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Bay Nature magazineJanuary-March 2017

Pacific Chorus Frogs Use Their Famous Calls to Stake Out Territory

by Claire Peaslee on January 01, 2017

chorus frog
Croacking like his reproductive success depends on it, a Pacific chorus frog in Napa County inflates his enormous throat sac, February 2010. (Photo by Michael F. Benard, www.mister-toad.com)

It’s February, and the night is soft. A high stratus blanket filters the moonlight and moistens your eyelashes. Wet season has been under way for three months now, and soils are saturated. Shallow water stands in boggy slumps, roadside ditches, and semi-permanent mud puddles. Such are locales for a great late-winter expression of amphibian fecundity: the annual gathering of countless Pacific chorus frogs to breed.

A small but iconic member of our bioregion, the tiny frog is widely recognized and loved for its “rib-it” call. While its name may have changed (from Hyla regilla to Pseudacris regilla and from Pacific tree frog, which many people still say, to Pacific chorus frog), the species’ presence in our winter soundscape holds a timeless resonance for humans.

When hundreds or thousands of males occupy a pond, to compete for the company of somewhat fewer females, and night temperatures dip no lower than 51 degrees Fahrenheit, a burst of new rainfall will set off a pulse of tree frog calling and breeding. If you are listening (often haplessly if you live nearby), you are apt to hear a sudden drop to utter silence. Something has alarmed the singers. Then, soon enough, a single frog voice chimes, then several more, then quickly dozens to many hundreds or several thousand—and all at once the collective din swells to vibrate your diaphragm and rib cage as well as your ear bones.

For a creature that weighs only about two grams, this little amphibian—collectively—has plenty of heft. The males emit their two-note “advertisement” calls to try and attract the silent females. Essentially they are using sound to establish how much space each male can claim around a pond. A flashlight might reveal a dense lineup of bright pearlescent globes along the water’s margin—the inflated throats of male tree frogs holding air for the next chorus.

Each female lurking in or near the water makes her choice of a calling male and approaches him to mate. But the close-packed males may continue competing, using a second kind of call to repel their rivals. Their “encounter” call is a shrill trill—and while males use it to establish territory amid the crowd, it actually repels females! Adding to the chaos, physical conflict can occur between males, with individuals grappling for space and dominance.

Ultimately, the purpose for all this activity rules the night. Once a female approaches a male, he abandons his song territory and wraps her from behind, in a position called amplexus; then the female propels them both into quiet, shallow water, where she deposits batches of eggs on aquatic vegetation or other substrates. The male emits sperm to fertilize the multiple clusters of eggs—hundreds of prospective new chorus frogs. Then the female leaves the party (the pond), and the male resumes advertising for another chance to mate.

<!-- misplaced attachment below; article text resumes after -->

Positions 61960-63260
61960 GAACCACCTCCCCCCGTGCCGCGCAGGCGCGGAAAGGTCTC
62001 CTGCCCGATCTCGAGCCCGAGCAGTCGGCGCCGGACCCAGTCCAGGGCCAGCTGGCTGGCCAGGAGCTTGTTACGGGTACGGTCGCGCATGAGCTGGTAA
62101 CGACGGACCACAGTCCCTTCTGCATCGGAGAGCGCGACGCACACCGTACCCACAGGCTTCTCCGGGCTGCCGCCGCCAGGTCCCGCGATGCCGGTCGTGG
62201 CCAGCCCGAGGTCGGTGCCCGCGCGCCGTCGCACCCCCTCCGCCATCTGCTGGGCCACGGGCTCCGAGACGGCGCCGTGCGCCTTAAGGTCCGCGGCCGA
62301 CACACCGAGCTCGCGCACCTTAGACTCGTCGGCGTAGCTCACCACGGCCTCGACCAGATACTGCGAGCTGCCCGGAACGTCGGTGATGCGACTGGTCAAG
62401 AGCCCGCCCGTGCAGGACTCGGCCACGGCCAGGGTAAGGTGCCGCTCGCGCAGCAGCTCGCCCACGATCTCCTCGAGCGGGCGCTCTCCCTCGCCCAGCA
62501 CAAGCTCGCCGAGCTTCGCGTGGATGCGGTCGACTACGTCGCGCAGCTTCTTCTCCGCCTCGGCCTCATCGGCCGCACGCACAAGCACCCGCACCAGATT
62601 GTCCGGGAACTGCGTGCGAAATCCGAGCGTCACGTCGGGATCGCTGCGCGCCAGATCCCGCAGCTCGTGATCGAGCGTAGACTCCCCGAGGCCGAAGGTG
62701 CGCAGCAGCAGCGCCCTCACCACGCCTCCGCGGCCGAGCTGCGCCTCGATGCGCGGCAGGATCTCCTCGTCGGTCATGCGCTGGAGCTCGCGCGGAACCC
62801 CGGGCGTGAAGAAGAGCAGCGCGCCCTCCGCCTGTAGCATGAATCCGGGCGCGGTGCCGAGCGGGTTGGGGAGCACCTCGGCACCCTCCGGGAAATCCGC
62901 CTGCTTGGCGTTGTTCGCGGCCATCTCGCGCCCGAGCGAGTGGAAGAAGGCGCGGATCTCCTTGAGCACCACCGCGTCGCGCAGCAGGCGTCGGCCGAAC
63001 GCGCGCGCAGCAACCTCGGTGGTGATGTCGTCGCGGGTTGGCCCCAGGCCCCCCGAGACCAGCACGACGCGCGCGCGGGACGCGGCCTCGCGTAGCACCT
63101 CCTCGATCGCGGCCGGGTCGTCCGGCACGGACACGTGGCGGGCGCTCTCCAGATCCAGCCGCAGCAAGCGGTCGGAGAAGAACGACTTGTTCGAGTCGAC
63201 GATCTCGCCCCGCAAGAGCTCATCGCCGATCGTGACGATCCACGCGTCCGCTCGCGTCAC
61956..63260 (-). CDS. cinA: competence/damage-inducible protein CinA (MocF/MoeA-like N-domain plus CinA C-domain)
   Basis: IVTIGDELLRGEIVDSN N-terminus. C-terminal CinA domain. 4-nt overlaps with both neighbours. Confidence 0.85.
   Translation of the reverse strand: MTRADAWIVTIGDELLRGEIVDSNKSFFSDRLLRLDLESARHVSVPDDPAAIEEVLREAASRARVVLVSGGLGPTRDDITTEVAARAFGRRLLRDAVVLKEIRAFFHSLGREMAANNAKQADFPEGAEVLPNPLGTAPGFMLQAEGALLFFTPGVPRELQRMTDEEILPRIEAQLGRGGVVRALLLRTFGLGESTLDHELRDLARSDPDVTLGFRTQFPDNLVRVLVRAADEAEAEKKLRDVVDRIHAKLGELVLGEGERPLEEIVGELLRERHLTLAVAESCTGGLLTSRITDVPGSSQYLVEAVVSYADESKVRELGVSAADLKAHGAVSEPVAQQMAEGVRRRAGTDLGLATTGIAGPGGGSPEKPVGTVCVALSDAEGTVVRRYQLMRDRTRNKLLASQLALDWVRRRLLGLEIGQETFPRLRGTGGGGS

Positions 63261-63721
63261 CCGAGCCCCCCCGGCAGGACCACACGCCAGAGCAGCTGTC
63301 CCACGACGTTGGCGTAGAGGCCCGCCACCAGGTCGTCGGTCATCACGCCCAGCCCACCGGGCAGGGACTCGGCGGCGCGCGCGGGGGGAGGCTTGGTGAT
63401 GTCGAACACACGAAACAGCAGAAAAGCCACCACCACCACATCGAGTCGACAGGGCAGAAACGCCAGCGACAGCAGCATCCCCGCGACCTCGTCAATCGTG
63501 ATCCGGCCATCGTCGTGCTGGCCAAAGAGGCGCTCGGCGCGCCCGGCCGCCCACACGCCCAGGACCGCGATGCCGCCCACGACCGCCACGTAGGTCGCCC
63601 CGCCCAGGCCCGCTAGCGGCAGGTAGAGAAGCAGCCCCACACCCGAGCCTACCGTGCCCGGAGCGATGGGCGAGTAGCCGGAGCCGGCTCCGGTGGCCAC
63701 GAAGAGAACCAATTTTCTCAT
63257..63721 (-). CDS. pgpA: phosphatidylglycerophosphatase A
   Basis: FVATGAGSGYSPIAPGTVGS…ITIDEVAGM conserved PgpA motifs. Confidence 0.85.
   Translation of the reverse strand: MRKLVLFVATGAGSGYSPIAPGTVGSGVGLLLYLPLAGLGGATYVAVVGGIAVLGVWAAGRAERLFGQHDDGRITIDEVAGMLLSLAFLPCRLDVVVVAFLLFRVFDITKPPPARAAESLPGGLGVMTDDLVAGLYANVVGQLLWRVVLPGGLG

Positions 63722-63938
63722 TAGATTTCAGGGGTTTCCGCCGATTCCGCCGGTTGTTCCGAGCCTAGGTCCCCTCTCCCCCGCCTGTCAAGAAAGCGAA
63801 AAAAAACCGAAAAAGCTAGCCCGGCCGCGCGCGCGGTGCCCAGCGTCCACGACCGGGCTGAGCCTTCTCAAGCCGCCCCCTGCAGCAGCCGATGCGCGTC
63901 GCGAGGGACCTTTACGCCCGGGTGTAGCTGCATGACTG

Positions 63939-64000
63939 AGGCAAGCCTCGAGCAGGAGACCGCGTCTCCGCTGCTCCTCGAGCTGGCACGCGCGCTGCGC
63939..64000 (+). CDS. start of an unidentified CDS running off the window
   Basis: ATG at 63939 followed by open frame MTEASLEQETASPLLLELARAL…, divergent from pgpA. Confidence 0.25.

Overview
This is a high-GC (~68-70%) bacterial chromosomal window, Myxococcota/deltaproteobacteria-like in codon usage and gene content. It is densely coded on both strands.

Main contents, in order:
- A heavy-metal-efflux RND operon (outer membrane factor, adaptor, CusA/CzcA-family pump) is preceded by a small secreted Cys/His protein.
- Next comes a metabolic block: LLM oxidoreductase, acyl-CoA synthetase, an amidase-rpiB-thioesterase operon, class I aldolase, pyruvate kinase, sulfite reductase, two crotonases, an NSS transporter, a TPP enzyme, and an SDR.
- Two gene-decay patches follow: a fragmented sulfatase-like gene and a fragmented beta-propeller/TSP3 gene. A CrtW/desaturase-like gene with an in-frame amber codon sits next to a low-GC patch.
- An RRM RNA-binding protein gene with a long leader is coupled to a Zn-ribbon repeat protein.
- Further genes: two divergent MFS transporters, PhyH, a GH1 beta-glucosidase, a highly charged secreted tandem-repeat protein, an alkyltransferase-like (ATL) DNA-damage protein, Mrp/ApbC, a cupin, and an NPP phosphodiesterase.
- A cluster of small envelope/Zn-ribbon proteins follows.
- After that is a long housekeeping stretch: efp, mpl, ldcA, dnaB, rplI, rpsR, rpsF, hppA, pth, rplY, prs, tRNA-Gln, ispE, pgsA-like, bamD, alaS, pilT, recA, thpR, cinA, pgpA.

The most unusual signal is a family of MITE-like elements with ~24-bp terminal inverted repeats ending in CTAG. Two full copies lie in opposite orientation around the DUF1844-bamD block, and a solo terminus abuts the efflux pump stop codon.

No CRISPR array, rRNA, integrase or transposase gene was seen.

This seasonal crowd-sourcing of next-generation froglets occurs after each burst of saturating rain that’s followed by warm night temperatures. There can be two such pulses (each several nights long) of chorusing and breeding in February, another two in March, and possibly one in April.

Pacific chorus frog abundance is due to the species’ successful breeding strategy and ability to survive in developed areas with water, its resilience in the face of fungal disease afflicting other amphibians, and the survival of wetland habitat despite massive land-use change. The frogs are found from British Columbia to Baja California, from the coast eastward to Montana and Arizona, and from sea level to 10,000 feet in the Sierra—where there is gradation among forms currently recognized as separate species.

Where do the chorus frog crowds go when ponds begin drying up? Outward to a distance of several hundred yards—or up to a half-mile away! Supposing that each tiny individual travels just a few inches in a single bound, how many reps must he/she perform to travel 1,000 yards?

As dry season advances, skin-moist creatures such as salamanders and frogs must surround themselves with dampness. Like other amphibians adapted to our Mediterranean climate, chorus frogs seek out wet niches in the landscape. Many make use of rodent burrows, where soil moisture persists and invertebrates—their food—abound.

And true to the species’ long-standing common-name identity, these tiny frogs do occasionally climb high in the coastal conifer forest. Web cameras placed in bald eagle nests atop trees so tall they scrape the fog for moisture have documented chorus frogs hopping about capturing insects.

Individual frogs may continue to sing occasionally throughout the year, with a lone voice emanating from the woodshed or a folded deck chair, a sweet reminder of the frog frenzy that marks a mild California winter.

Claire Peaslee is a naturalist, writer, editor, graphic designer, and improvisational theater artist whose home is Point Reyes.

Most recent in Wildlife: Invertebrates, Reptiles, Amphibians


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